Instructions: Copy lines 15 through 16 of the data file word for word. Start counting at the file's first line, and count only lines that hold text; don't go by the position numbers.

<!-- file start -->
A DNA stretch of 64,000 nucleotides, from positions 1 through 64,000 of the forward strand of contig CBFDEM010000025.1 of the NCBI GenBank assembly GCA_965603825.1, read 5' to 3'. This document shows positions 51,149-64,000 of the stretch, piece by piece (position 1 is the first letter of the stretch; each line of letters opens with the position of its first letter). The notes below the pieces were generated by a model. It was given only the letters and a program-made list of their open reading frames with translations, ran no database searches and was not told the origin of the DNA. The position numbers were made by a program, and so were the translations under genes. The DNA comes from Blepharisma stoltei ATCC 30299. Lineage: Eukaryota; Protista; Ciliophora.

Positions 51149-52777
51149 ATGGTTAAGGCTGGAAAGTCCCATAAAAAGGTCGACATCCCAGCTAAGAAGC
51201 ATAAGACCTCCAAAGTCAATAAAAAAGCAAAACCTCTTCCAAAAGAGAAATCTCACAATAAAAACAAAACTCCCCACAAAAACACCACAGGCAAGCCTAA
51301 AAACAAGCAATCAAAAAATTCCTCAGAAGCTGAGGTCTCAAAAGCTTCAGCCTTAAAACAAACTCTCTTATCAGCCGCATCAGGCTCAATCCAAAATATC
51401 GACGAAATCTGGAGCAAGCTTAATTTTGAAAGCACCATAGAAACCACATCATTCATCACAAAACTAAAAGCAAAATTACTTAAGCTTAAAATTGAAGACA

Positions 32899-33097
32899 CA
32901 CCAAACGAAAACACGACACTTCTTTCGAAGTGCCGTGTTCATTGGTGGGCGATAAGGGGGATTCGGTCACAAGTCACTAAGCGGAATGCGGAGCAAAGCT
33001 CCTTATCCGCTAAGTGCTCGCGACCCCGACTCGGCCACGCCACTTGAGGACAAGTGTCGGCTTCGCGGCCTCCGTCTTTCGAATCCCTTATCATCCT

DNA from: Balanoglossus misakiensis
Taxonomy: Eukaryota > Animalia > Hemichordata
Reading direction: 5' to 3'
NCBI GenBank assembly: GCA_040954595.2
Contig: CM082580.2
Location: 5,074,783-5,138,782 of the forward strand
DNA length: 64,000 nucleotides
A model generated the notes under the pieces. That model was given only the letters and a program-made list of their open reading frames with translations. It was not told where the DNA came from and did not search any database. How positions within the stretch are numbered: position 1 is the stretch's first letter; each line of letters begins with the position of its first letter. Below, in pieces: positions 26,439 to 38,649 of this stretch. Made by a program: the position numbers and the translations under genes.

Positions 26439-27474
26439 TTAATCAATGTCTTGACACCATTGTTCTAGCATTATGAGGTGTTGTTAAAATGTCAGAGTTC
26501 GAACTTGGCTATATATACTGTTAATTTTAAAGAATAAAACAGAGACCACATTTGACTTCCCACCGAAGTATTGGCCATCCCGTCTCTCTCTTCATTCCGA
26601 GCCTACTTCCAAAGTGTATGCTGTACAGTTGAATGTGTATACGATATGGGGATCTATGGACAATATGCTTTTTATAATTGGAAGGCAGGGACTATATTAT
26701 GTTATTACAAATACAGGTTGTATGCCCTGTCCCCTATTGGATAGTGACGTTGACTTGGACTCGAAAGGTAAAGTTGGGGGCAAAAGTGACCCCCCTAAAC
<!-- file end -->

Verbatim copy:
Contig: CM082580.2
Location: 5,074,783-5,138,782 of the forward strand